|Bifid rib at the right side seen on chest radiograph. The fourth rib splits in two towards the sternal end.|
|Classification and external resources|
A bifid rib (bifurcated rib or sternum bifidum) is a congenital abnormality of the rib cage and associated muscles and nerves which occurs in about 1.2% of humans. Bifid ribs occur in up to 8.4% of Samoans. The sternal end of the rib is cleaved into two. It is usually unilateral.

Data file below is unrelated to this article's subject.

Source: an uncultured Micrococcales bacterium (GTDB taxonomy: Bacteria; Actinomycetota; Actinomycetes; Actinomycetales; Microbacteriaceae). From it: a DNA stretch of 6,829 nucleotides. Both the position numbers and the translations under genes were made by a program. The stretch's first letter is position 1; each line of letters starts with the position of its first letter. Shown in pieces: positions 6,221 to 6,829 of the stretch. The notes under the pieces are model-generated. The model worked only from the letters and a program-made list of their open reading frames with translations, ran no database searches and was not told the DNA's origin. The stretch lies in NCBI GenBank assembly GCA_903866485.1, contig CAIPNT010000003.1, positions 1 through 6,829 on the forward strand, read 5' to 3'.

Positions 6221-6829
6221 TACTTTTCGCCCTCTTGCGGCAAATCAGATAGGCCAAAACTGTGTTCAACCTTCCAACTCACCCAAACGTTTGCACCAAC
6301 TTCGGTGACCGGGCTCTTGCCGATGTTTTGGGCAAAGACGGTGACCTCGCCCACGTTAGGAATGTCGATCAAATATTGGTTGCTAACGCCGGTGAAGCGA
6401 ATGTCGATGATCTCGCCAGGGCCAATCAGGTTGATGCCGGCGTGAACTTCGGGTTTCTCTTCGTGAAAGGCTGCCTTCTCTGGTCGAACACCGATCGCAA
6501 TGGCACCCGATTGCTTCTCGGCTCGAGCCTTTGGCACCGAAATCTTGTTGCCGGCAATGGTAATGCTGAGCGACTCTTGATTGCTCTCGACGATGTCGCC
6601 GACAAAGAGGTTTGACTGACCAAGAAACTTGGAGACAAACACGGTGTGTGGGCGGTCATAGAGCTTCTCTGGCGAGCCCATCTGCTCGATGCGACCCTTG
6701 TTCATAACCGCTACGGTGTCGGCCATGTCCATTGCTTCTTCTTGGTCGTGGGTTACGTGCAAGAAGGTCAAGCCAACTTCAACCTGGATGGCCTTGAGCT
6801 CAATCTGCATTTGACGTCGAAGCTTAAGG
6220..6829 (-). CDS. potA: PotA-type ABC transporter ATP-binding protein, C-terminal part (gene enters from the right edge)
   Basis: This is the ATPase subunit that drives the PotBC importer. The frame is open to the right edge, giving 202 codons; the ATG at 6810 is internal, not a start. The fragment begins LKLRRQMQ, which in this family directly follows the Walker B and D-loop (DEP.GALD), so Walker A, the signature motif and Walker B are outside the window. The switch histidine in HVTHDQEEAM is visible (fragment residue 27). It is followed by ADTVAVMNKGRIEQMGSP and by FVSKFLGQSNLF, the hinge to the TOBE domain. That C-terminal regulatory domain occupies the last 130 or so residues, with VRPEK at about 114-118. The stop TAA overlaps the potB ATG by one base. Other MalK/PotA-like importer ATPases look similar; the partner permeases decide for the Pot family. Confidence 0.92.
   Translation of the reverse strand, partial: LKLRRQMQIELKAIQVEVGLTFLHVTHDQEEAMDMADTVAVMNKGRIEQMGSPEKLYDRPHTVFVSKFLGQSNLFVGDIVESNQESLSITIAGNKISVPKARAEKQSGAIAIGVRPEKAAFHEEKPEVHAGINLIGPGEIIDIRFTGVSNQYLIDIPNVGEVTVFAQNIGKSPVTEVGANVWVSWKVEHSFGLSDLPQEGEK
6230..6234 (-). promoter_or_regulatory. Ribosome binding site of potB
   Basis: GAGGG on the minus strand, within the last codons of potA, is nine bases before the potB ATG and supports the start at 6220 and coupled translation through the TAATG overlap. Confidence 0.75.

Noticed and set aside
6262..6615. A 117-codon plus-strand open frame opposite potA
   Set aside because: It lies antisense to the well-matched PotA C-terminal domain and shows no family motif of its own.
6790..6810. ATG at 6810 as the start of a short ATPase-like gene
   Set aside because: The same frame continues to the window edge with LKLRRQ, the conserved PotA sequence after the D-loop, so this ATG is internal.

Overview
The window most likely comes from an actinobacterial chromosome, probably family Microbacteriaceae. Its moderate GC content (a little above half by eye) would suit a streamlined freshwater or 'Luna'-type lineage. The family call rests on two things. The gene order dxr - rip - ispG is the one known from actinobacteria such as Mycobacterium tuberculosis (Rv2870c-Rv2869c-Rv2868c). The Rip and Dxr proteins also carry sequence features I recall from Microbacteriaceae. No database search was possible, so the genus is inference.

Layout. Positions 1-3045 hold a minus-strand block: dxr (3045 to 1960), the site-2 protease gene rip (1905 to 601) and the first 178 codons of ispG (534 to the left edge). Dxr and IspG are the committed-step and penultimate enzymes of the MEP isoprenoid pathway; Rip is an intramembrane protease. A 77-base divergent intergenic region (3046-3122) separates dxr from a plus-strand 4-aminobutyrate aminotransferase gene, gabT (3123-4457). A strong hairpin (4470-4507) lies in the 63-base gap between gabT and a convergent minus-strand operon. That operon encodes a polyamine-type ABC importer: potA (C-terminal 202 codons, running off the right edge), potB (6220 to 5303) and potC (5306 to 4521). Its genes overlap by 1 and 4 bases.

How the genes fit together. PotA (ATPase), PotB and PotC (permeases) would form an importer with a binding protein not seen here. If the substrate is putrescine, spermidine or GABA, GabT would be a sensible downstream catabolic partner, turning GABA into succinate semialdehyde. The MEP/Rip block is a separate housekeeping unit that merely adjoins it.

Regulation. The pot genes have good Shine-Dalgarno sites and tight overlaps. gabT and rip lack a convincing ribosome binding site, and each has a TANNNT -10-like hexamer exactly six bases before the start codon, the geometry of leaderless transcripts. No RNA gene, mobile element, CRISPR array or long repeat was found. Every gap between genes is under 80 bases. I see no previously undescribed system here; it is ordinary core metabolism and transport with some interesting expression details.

Bifid ribs are usually asymptomatic, and are often discovered incidentally by chest X-ray. Effects of this neuroskeletal anomaly can include respiratory difficulties, neurological difficulties, limitations, and limited energy from the stress of needing to compensate for the neurophysiological difficulties. Another association is with odontogenic keratocysts (OKC [a.k.a keratocystic odontogenic tumor (WHO terminology)]) of the jaw which may behave aggressively and have a high propensity to recur when treated with simple enucleation and curettage. When seen together, the patient is likely to have Nevoid Basal Cell Carcinoma Syndrome (a.k.a. Gorlin-Goltz syndrome) and should be evaluated with this in mind.
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